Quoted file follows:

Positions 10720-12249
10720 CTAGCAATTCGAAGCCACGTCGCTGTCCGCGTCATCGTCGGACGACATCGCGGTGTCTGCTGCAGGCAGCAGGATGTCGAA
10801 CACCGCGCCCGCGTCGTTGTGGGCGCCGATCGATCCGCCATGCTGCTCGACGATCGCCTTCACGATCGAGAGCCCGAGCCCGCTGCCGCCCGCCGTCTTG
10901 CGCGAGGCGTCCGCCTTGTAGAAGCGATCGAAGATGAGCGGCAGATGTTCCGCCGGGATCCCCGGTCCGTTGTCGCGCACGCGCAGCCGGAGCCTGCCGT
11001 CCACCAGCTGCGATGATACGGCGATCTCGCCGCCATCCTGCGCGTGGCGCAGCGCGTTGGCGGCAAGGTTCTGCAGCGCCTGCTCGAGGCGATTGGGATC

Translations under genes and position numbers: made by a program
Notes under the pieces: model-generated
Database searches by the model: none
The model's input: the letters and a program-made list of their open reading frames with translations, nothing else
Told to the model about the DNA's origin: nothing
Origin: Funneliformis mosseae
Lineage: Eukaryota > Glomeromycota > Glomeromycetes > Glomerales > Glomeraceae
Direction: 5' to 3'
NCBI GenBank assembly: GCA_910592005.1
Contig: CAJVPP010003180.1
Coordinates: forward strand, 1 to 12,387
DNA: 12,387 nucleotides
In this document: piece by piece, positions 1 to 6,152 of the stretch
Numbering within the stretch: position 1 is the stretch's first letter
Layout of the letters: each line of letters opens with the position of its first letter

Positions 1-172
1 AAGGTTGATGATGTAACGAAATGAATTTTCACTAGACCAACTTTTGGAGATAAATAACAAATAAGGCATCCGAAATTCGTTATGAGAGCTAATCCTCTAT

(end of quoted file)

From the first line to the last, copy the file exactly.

Positions 10720-12249
10720 CTAGCAATTCGAAGCCACGTCGCTGTCCGCGTCATCGTCGGACGACATCGCGGTGTCTGCTGCAGGCAGCAGGATGTCGAA
10801 CACCGCGCCCGCGTCGTTGTGGGCGCCGATCGATCCGCCATGCTGCTCGACGATCGCCTTCACGATCGAGAGCCCGAGCCCGCTGCCGCCCGCCGTCTTG
10901 CGCGAGGCGTCCGCCTTGTAGAAGCGATCGAAGATGAGCGGCAGATGTTCCGCCGGGATCCCCGGTCCGTTGTCGCGCACGCGCAGCCGGAGCCTGCCGT
11001 CCACCAGCTGCGATGATACGGCGATCTCGCCGCCATCCTGCGCGTGGCGCAGCGCGTTGGCGGCAAGGTTCTGCAGCGCCTGCTCGAGGCGATTGGGATC

Translations under genes and position numbers: made by a program
Notes under the pieces: model-generated
Database searches by the model: none
The model's input: the letters and a program-made list of their open reading frames with translations, nothing else
Told to the model about the DNA's origin: nothing
Origin: Funneliformis mosseae
Lineage: Eukaryota > Glomeromycota > Glomeromycetes > Glomerales > Glomeraceae
Direction: 5' to 3'
NCBI GenBank assembly: GCA_910592005.1
Contig: CAJVPP010003180.1
Coordinates: forward strand, 1 to 12,387
DNA: 12,387 nucleotides
In this document: piece by piece, positions 1 to 6,152 of the stretch
Numbering within the stretch: position 1 is the stretch's first letter
Layout of the letters: each line of letters opens with the position of its first letter

Positions 1-172
1 AAGGTTGATGATGTAACGAAATGAATTTTCACTAGACCAACTTTTGGAGATAAATAACAAATAAGGCATCCGAAATTCGTTATGAGAGCTAATCCTCTAT